I look forward to some clarification.
Kindest regards,
Howard Jones
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raysun
Forum Emperor
Posts: 7743
Joined: Tue Jul 26, 2016 5:57 am
My RE system: Flexpower Two: (2) FXR3048A-01, (2) FM80, MATE3s, FlexNetDC
6 SimpliPhi 3.8-48 (48v @ 75AH. 450AH total)
Outback IBR3 battery enclosure
REC Alpha 440W panels - 2 arrays: each of 4 strings of 2 in series
Honda EU7000is gas fuel generator

Re: Flexnet DC shunt connections and accurate SOC

Post by raysun »

Hello Howard,

Welcome to the forum.

There's lots to address in your post. To start, it would be most helpful to make some additions to the equipment list in your profile: exact battery brand and model; inverter brand and model.

At its simplest, the FNDC is a "current counter". It tracks the flow of current through up to 3 shunts, and integrates the values to derive totals. Properly connected to a battery, the totals represent current flowing into the battery (charge) and current flowing out of the battery (discharge). The FNDC can monitor current flow from any compatible device. The current flow through a shunt can be bi-directional, though the "directionality" is dictated by the connected equipment. Charge controllers are typically "charge only" devices. Inverters are typically "discharge only" devices. Inverters with built-in battery charging function are both discharge and charge devices.

In OpticsRE, the representation of current flow is shown in three categories: Solar, To Battery, From Battery.
Solar represents the output from the FM80s. The FlexMax/AXS/FNDC have enough smarts to recognize each other and categorize the charge controllers as the source of "Solar".
To Battery is the aggregated value from all charging sources. In this case, it should represent the total solar harvest of all 3 charge controllers.
From Battery is the measure of discharge current. In the configuration described, it should represent the current flowing to the inverter.
I find it interesting that the dark blue column can ever be lower than the green column and it is this fact that makes me question what the FNDC is doing with the inputs from shunts A and B.
In the example, I assume the PWM controller may be contributing little or no charge current in the 15:00 hour where the apparent disparity between Solar and To Battery is depicted. In this case, the values would be exclusively from the FlexMax units. I commonly see this disparity. Many years ago, an Outback engineer explained it to me as a difference in the resolution between the FlexMax and FNDC metering. Between the two, the FNDC is higher resolution. In absolute terms, To Battery is preferred over Solar when evaluating how much current is flowing into the battery.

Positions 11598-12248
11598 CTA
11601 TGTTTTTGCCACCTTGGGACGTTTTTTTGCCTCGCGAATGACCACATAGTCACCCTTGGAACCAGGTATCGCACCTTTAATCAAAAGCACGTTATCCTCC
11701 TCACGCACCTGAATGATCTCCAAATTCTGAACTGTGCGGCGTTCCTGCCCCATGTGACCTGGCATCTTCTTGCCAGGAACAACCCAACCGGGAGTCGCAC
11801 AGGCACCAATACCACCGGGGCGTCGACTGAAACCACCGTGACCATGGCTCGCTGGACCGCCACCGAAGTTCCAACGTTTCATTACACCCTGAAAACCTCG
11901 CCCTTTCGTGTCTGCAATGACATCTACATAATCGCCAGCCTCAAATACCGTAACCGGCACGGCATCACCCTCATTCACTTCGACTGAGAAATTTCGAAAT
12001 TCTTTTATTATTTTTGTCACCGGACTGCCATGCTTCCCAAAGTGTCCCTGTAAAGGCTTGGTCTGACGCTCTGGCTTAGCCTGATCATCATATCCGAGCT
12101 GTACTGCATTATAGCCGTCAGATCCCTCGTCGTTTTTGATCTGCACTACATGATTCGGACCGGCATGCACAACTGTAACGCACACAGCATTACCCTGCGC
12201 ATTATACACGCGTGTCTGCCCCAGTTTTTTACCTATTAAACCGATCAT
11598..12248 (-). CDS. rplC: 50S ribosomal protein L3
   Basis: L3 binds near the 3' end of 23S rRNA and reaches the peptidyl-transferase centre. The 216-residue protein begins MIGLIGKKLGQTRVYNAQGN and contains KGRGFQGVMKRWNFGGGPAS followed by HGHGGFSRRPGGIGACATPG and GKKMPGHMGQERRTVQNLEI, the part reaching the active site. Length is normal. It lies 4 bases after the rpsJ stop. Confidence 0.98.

How can I change the charge parameters on either the FM80s or the FNDC to bypass the triggers in the system that stop the charging because of an incorrect assessment of the SOC.
The FNDC, in and of itself, doesn't control charging in any way. If Automatic Charge Termination Control is enabled in the AXS port, that device can instruct the FlexMax devices to end Absorb charging. Otherwise, the FMs operate autonomously, and charging is in accordance to the parameters set in each controller.

I am going to reserve comment on #3 awaiting more detail on the battery (and inverter.)

Cheers!
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EA6LE-ONE
Forum Czar
Posts: 788
Joined: Tue May 05, 2020 7:51 am
My RE system: System 1:
MATE3s, 3 x Radian GS8048A,
6 x FLEXmax 100, HUB10,
2 x EnergyCell 48V 2700RE,
1 x FLEXnet DC, 6 x FLEXware ICS Plus,
78 x PANASONIC VBHN325SA17 325W

System 2:
MATE3s, Radian GS8048A,
2 x FLEXmax 100, HUB10
1 x EnergyCell 48V 2700RE,
1 x FLEXnet DC, 2 x FLEXware ICS
21 x PANASONIC VBHN325SA17 325W
Location: Providenciales, Turks & Caicos Isl.

Re: Flexnet DC shunt connections and accurate SOC

Post by EA6LE-ONE »

Howard,

For my system I am using only one shunt which can help eliminate your confusion to an extent.
You count only what is going in and out to the battery. the disadvantage is that you will not have counting what is coming from CCs and what is going to inverter. it will relay on the metering from CCs and inverter that can be a little bit off. the FNDC supposed to be more accurate.

This is how graphs are looking:
01.jpg
02.jpg
wodiwodi
Forum Member
Posts: 11
Joined: Wed Jul 22, 2020 6:31 pm
My RE system: 3kW PV primary array
1kW PV secondary array
24 Volt 1320 Ah Lead Acid battery set. Yuasu Enersun SSL consisting of 6 x 4volt units.
2 x FlexMax 80 MPPT controllers for primary array,
1 x Plasmatronics PWM Regulator, PL60, for secondary array
OB Hub4,
OB Mate2 (not currently used),
OB FLEXnet DC
OB AXS_PORT with OpticsRE